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Transforming educational practices to increase children’s outdoor play

Insights from three years of study of an outdoor education research project sheds light on how gradual changes in pedagogical practice can create quality outdoor play opportunities for children.

A pair of researchers have shared their findings from a project that examined the exploration of the outdoor environment in an early childhood education center in Portugal. Their key finding was that cooperation between adults is an important aspect for the success of outdoor play experiences.

Fear of risky play

It is essential to highlight children’s right to play outdoors in today’s modern world where children are chauffeured from one place to another “without experiencing the outdoor environment through the interaction with the community.”

Another factor that limits children’s outdoor play is over-protective attitudes to risk and safety. The research revealed that this is a concern that not only plagues parents but also other care providers. “The professionals perceived the indoor environment as being more secure and comfortable, so they avoided going outside for long periods. They were also afraid about possible accidents or diseases that might affected children, fearing for negative reactions from the families.”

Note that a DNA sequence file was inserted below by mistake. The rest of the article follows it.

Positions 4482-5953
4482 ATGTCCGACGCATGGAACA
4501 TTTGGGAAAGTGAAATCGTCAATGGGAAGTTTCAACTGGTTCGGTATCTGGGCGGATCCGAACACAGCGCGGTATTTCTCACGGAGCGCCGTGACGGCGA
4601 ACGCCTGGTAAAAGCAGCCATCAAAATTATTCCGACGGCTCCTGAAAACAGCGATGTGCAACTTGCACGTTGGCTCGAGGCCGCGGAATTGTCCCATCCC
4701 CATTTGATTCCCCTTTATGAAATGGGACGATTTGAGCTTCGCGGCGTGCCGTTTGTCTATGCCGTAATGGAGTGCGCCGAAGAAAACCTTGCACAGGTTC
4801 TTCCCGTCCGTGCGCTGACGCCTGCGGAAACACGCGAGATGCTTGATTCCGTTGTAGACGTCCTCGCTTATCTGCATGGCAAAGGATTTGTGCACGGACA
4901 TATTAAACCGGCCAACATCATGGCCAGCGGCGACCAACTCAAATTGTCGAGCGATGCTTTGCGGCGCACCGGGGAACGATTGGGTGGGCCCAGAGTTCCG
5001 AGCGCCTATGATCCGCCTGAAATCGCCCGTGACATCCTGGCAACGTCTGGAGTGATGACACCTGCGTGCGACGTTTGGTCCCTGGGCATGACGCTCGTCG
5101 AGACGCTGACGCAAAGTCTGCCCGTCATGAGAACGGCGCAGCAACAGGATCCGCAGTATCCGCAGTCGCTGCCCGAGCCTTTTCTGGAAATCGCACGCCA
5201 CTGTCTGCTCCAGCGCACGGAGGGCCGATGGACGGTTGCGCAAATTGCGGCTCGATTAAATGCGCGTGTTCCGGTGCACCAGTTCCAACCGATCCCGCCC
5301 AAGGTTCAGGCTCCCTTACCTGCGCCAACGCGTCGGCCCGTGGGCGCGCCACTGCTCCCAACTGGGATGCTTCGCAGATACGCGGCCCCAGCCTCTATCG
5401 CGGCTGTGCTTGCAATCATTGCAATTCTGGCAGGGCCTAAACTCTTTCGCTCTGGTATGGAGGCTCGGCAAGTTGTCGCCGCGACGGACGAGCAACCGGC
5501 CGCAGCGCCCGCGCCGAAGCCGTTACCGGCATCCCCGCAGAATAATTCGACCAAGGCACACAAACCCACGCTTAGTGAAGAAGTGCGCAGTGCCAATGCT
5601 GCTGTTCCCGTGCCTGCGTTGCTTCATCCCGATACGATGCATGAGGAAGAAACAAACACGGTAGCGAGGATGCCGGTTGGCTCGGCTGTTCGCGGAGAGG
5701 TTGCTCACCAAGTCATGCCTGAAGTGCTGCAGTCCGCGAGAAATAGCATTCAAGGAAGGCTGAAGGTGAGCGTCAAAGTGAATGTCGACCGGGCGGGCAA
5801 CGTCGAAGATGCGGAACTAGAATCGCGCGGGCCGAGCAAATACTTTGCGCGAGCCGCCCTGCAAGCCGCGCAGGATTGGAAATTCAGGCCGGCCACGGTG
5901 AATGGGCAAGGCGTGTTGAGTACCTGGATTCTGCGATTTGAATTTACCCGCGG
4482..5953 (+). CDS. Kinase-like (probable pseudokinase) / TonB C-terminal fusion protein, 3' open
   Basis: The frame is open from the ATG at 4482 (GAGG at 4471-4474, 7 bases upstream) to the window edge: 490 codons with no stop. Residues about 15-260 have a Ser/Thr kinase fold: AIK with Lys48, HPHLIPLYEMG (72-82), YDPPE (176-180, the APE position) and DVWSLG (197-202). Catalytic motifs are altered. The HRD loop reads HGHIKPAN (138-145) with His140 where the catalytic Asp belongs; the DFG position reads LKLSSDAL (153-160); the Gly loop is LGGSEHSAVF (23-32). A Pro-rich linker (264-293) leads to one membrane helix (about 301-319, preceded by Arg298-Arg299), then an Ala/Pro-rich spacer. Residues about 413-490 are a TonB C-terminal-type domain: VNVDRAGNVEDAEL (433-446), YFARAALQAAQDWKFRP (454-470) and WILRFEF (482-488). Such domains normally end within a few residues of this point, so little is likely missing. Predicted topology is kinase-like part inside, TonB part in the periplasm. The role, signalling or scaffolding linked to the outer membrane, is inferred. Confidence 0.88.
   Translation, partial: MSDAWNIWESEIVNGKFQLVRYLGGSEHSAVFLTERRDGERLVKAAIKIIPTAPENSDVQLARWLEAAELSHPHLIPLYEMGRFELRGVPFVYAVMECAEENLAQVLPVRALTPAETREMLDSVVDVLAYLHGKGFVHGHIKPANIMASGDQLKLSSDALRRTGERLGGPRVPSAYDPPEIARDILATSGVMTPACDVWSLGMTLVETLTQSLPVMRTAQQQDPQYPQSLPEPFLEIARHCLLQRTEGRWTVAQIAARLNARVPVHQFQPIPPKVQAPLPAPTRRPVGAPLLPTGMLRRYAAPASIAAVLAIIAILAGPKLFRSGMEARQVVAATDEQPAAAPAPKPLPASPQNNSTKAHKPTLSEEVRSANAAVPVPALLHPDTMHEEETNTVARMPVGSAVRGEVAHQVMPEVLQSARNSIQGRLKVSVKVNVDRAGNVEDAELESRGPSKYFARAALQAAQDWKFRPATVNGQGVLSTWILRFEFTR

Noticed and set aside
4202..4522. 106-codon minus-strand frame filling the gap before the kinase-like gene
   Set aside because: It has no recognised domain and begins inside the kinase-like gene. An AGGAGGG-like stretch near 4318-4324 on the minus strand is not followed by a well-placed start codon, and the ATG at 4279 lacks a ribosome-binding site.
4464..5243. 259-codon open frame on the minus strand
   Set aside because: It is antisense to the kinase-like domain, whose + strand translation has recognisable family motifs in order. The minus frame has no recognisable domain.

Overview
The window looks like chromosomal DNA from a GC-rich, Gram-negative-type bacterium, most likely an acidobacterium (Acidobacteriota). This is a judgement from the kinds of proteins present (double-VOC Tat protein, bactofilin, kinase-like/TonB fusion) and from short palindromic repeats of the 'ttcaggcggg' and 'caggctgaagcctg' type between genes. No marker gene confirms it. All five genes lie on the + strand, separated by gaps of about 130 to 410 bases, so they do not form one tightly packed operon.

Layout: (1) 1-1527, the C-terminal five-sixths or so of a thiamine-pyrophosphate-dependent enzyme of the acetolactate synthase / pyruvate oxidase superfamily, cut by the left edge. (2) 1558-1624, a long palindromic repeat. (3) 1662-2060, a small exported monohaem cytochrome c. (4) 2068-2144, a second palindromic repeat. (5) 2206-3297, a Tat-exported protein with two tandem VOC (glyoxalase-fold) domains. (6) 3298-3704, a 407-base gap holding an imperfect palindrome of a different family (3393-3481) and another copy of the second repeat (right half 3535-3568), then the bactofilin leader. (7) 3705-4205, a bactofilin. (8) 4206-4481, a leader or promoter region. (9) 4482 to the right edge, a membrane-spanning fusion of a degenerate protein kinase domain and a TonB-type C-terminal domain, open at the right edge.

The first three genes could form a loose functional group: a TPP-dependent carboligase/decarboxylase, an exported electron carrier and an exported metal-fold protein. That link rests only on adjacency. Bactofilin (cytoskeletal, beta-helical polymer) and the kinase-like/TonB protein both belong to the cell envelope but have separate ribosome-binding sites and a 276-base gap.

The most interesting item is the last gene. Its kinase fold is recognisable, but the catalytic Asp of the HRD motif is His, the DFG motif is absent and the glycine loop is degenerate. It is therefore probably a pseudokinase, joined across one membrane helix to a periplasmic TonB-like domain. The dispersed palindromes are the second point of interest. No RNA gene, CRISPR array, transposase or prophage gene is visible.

Collaboration, action and research to change practices

A range of methods were used such as action research and qualitative data collection techniques from observations, videos and photographs. While the research was done by working together with children, parents, community members, early childhood teachers and other professionals.

The research illustrates how professionals and families can and need to work together to create and seize quality outdoor play opportunities.

To read the article in full click here.

Author: Julia Zvobgo

Julia Zvobgo is a Cultural Anthropologist. She is also the Community Manager and Events Manager of Child in the City.

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